This result also shows that the squared standard error on the constant is one half that of the dummies.

P.S.: As suggested by Alecos in the comments, we may define the block matrix $$ X'X= n\begin{pmatrix} A&B\\C&D \end{pmatrix}, $$ with $A=1$, $B=(1/J,\ldots, 1/J)$, $C=B'$ and $D=I/J$ and use a result on partitioned inverses that the lower right block has the inverse $$ D^{-1}+D^{-1}C(A-BD^{-1}C)^{-1}BD^{-1} $$ to see that the result is as presented as above.

UPDATE: Regarding the discussion in the comments of @repmat's answer, the numerical equivalence does not exactly hold for robust standard errors.

This is because the "meat" matrix $X'\Sigma_uX$ of the robust variance estimator $$ (X'X)^{-1}X'\Sigma_uX(X'X)^{-1} $$ has a diagonal $$ \begin{pmatrix} \sum_{i=1}^n\hat{u}_i^2\\ \sum_{i=1,\,i\in j=1}^n\hat{u}_i^2\\ \vdots\\ \sum_{i=1,\,i\in j=J-1}^n\hat{u}_i^2\\ \end{pmatrix} $$ (assuming that group $J$ has been dropped to avoid multicollinearity), and there is in general no reason to believe that the sums of squared residuals belonging to the different groups are identical.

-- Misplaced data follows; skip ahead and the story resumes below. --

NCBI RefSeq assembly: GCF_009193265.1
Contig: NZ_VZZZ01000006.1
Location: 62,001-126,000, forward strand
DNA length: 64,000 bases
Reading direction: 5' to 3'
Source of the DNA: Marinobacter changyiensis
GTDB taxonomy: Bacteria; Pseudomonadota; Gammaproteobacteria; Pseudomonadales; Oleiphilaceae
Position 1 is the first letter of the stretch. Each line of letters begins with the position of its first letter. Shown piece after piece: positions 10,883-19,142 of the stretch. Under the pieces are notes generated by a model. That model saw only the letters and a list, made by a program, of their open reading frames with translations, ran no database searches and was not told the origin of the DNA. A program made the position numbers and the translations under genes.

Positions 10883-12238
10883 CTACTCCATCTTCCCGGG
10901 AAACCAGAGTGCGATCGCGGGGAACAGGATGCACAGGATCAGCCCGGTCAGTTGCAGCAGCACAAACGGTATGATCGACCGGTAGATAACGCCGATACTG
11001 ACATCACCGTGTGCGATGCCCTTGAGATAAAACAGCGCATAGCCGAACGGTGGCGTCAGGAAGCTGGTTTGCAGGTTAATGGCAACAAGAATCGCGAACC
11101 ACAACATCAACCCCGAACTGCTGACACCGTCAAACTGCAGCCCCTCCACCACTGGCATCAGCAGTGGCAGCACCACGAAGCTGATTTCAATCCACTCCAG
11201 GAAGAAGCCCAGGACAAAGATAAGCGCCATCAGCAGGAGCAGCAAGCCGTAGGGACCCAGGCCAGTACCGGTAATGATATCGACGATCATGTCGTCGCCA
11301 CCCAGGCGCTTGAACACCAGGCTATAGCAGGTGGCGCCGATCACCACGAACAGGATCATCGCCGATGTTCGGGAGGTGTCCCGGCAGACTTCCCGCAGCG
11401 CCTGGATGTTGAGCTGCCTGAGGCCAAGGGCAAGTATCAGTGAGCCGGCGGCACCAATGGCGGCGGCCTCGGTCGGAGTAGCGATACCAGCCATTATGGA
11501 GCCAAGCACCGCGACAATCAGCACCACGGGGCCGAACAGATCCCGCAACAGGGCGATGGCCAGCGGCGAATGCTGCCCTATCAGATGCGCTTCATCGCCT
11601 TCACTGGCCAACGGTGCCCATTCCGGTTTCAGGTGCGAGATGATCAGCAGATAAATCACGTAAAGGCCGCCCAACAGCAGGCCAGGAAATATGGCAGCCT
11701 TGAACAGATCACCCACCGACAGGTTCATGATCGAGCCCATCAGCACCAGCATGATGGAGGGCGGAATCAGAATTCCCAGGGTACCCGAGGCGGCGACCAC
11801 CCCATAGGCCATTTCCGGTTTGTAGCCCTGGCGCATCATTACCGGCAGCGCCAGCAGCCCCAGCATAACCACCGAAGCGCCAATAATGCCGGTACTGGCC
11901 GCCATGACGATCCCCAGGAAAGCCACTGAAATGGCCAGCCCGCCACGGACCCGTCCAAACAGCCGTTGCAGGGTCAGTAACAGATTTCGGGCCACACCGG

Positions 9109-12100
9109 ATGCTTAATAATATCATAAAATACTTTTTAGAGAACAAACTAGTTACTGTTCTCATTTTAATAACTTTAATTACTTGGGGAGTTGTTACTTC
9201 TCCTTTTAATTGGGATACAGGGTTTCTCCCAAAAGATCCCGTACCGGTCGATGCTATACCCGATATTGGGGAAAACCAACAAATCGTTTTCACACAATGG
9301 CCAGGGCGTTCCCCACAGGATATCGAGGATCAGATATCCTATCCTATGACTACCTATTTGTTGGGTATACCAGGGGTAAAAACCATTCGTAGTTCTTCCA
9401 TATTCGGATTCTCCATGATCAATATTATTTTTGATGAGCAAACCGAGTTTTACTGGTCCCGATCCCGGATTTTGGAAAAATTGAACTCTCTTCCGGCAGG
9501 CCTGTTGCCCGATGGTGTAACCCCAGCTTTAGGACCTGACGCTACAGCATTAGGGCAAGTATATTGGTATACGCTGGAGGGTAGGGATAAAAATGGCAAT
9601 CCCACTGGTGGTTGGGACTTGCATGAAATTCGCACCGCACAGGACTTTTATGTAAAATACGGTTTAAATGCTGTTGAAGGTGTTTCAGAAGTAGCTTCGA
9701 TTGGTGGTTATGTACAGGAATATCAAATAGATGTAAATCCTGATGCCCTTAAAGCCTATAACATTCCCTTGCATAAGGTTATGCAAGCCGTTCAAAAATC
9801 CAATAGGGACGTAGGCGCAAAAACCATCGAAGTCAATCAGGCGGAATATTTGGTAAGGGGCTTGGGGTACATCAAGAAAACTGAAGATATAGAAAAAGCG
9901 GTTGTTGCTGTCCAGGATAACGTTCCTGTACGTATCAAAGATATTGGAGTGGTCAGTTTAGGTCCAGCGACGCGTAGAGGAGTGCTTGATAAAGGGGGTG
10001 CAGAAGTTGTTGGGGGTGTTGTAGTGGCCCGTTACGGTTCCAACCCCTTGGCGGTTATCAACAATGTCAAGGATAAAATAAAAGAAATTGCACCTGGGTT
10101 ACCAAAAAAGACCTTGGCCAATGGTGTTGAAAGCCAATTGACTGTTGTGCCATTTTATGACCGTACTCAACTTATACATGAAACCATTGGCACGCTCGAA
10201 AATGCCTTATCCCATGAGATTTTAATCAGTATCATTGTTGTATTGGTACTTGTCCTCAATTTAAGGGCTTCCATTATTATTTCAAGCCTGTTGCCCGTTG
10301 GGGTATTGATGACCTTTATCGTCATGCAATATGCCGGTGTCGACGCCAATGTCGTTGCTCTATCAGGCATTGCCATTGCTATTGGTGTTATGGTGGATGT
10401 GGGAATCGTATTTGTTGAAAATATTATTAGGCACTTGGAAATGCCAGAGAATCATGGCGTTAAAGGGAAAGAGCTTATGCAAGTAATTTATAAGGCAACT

The differences are minor, though (at least under homoskedasticity). Here is a modification of his illustration:

set.seed(42)
n <- 999
library(sandwich)
library(lmtest)

year1 <- data.frame(rep(1, n/3))
year2 <- data.frame(rep(2, n/3))
year3 <- data.frame(rep(3, n/3))

require(plyr)
years <- rbind.fill(year1, year2, year3)